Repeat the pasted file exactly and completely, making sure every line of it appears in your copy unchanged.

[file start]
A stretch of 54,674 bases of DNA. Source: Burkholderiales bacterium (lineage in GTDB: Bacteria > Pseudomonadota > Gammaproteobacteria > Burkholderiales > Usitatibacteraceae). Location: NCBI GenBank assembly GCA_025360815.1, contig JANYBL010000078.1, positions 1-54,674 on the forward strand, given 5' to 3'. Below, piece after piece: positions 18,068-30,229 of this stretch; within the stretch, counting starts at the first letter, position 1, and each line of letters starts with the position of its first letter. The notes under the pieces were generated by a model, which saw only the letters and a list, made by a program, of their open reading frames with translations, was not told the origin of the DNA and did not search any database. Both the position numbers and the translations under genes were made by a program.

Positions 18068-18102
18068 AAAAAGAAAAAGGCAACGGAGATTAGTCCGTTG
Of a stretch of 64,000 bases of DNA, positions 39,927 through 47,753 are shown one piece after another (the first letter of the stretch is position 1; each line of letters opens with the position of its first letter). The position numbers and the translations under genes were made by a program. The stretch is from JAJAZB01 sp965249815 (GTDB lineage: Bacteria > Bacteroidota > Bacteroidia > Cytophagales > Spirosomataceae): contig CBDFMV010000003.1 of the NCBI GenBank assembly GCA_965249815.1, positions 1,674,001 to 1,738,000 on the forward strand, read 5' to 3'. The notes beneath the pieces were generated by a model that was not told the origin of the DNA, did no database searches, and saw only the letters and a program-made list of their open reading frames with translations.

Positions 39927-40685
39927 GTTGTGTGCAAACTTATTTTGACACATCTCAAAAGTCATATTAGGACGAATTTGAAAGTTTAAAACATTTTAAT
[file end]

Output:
A stretch of 54,674 bases of DNA. Source: Burkholderiales bacterium (lineage in GTDB: Bacteria > Pseudomonadota > Gammaproteobacteria > Burkholderiales > Usitatibacteraceae). Location: NCBI GenBank assembly GCA_025360815.1, contig JANYBL010000078.1, positions 1-54,674 on the forward strand, given 5' to 3'. Below, piece after piece: positions 18,068-30,229 of this stretch; within the stretch, counting starts at the first letter, position 1, and each line of letters starts with the position of its first letter. The notes under the pieces were generated by a model, which saw only the letters and a list, made by a program, of their open reading frames with translations, was not told the origin of the DNA and did not search any database. Both the position numbers and the translations under genes were made by a program.

Positions 18068-18102
18068 AAAAAGAAAAAGGCAACGGAGATTAGTCCGTTG
Of a stretch of 64,000 bases of DNA, positions 39,927 through 47,753 are shown one piece after another (the first letter of the stretch is position 1; each line of letters opens with the position of its first letter). The position numbers and the translations under genes were made by a program. The stretch is from JAJAZB01 sp965249815 (GTDB lineage: Bacteria > Bacteroidota > Bacteroidia > Cytophagales > Spirosomataceae): contig CBDFMV010000003.1 of the NCBI GenBank assembly GCA_965249815.1, positions 1,674,001 to 1,738,000 on the forward strand, read 5' to 3'. The notes beneath the pieces were generated by a model that was not told the origin of the DNA, did no database searches, and saw only the letters and a program-made list of their open reading frames with translations.

Positions 39927-40685
39927 GTTGTGTGCAAACTTATTTTGACACATCTCAAAAGTCATATTAGGACGAATTTGAAAGTTTAAAACATTTTAAT